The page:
In a report from Main Street America, “Streets as Places,” it notes “Streets are our most fundamental public places. They often represent the largest area of public space in a community and provide the overarching framework by which our cities physically expand and develop over time.” In advancing the concept of “Streets as Places” everyone is challenged to view streets not just providing the function of transporting people, but to also acknowledge the “vital role they play in energizing social and economic life in communities” and “positions communities as the owners of their streets, with a right and a responsibility to directly impact how their public spaces look, function and feel.”
As the second largest city in the U.S., Los Angeles is home to nearly 4 million residents living in a land area of roughly 470 square miles with over 7,500 miles of streets!!! Join us as we discuss the importance of streets to a community; efforts by City of LA leadership to re-imagine and reclaim its streets (in a city notoriously known for its automobile culture); and lessons learned from the frontline, with Kevin James, most recently the President of the Board of Public Works Commission for the City of LA. (https://dpw.lacity.org/about-kevin-james)
For seven years, James served as President of the Board, the longest consecutively serving board president in history, overseeing the Department of Public Works, with over 5,000 employees responsible for “the design construction, renovation, and operation of public projects….and the maintenance of streets, sidewalks, sewers, streetlights and street trees.” During that time, the City, under Mayor Eric Garcetti, launched the “Great Streets initiative” ( (https://ladot.lacity.org/sites/default/files/documents/diy-great-streets-manual-lrg-1.pdf) aimed at targeting resources to communities to strengthen key corridors.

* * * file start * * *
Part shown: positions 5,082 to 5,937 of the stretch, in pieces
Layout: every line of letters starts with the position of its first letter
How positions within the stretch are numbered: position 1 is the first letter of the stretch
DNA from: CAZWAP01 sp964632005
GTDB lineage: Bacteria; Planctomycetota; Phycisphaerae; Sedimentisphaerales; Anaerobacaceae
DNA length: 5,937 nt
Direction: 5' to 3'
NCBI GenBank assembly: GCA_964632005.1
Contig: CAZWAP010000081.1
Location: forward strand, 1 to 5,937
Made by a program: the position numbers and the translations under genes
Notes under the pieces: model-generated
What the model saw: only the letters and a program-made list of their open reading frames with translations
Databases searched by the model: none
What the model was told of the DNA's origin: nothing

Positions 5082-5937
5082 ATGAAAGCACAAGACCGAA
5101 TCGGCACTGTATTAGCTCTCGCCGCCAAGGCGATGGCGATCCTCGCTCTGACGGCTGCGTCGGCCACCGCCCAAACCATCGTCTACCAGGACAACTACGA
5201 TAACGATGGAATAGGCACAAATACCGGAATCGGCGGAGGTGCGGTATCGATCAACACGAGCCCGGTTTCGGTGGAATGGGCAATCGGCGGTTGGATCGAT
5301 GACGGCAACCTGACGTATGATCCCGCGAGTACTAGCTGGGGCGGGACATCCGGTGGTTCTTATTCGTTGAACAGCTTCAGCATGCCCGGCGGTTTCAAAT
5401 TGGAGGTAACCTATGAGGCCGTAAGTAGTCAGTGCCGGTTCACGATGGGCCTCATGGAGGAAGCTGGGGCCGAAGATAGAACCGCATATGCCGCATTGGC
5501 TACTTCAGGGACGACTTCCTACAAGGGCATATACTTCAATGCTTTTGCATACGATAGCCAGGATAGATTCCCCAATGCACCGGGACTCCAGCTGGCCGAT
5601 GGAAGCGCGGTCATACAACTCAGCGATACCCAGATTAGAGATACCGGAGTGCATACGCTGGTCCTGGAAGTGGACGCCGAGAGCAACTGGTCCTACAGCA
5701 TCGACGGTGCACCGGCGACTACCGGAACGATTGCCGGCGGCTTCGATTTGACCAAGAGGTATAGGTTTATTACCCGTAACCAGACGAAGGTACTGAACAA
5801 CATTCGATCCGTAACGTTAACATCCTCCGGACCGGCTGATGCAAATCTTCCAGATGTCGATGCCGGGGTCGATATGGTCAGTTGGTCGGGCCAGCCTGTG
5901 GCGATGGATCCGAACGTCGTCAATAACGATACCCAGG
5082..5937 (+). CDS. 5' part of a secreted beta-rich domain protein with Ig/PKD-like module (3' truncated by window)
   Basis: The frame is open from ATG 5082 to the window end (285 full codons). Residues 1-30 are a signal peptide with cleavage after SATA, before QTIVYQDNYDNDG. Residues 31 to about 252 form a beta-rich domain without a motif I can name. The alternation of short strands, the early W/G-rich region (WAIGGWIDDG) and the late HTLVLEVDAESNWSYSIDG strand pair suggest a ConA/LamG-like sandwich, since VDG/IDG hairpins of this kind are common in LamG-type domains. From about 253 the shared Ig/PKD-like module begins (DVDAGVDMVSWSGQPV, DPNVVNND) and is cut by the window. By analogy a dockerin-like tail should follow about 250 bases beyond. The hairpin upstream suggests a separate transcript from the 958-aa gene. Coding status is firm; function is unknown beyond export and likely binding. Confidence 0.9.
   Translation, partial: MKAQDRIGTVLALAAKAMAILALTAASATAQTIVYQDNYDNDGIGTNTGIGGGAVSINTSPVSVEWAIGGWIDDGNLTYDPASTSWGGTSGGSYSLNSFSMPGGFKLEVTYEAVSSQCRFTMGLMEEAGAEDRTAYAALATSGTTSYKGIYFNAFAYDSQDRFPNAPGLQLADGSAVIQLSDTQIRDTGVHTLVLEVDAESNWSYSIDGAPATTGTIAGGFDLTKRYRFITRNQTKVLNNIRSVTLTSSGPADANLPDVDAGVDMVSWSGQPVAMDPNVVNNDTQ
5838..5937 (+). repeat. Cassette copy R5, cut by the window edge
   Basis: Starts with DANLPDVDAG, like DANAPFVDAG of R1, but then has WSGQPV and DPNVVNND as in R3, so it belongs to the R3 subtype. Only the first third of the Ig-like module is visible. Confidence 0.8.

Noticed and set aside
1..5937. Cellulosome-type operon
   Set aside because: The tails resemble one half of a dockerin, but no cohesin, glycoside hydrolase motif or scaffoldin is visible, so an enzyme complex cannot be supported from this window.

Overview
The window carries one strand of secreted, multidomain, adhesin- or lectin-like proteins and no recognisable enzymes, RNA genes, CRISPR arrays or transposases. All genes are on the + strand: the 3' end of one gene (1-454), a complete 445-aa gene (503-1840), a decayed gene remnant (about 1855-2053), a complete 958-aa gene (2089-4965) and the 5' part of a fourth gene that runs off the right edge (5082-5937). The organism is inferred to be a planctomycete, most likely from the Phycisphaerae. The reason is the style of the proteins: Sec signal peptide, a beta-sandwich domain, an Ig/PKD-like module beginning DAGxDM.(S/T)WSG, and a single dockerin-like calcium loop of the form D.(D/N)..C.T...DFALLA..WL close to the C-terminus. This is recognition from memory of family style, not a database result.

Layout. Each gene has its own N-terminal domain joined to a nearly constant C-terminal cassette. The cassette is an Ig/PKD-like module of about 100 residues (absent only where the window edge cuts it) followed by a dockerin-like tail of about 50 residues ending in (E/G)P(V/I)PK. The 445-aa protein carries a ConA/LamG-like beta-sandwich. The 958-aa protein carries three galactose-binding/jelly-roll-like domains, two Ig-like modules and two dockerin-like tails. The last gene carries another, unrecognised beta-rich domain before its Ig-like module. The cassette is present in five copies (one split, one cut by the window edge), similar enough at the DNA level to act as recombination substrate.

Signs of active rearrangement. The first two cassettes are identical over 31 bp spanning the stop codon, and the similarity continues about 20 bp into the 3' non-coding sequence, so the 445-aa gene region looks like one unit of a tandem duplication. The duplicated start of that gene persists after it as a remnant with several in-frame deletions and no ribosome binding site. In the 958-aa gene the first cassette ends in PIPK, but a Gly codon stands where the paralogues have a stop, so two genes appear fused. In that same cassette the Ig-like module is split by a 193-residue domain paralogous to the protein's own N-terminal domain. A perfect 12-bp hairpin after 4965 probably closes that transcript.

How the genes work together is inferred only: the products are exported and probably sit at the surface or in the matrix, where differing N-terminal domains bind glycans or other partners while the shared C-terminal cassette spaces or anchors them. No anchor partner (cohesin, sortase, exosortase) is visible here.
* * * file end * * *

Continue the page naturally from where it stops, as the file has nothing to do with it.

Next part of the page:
And, since the COVID 19 pandemic, the City has undertaken a number of initiatives – whether the LA Al Fresco Initiative (https://corona-virus.la/laalfresco) or the Slow Streets Initiative (https://ladot.lacity.org/coronavirus/apply-slow-street-your-neighborhood) – which seeks to reimage and repurpose streets in a way that prioritizes pedestrians over cars, while supporting businesses, creating more space for outdoor recreation, and providing new ways for citizens to come together.